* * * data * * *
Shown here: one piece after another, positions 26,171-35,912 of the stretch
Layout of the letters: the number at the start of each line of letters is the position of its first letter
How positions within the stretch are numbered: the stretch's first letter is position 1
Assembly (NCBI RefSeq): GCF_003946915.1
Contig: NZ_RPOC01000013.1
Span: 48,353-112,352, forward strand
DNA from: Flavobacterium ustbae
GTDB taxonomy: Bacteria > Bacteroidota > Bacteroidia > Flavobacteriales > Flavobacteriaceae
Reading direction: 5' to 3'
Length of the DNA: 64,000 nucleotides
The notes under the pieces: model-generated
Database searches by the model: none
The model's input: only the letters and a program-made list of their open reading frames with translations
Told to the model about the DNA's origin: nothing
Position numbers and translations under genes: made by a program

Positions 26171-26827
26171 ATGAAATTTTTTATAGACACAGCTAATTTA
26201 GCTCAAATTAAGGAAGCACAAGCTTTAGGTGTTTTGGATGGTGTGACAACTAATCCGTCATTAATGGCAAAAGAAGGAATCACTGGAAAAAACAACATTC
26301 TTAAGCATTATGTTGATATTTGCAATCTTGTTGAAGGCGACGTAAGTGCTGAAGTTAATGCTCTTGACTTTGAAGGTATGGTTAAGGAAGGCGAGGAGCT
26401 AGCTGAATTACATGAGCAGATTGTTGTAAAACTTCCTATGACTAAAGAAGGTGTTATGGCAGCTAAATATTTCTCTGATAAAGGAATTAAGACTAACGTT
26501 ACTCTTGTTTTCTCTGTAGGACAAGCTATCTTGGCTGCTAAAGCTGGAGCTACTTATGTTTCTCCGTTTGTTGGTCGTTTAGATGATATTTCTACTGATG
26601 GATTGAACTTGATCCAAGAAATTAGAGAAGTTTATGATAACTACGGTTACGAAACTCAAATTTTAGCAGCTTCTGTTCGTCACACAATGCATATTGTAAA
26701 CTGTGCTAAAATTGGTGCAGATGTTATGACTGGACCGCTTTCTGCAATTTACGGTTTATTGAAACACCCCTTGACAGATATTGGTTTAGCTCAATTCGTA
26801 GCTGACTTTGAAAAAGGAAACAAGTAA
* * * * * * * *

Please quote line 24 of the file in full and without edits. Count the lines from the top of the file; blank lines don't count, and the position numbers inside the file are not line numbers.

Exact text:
26801 GCTGACTTTGAAAAAGGAAACAAGTAA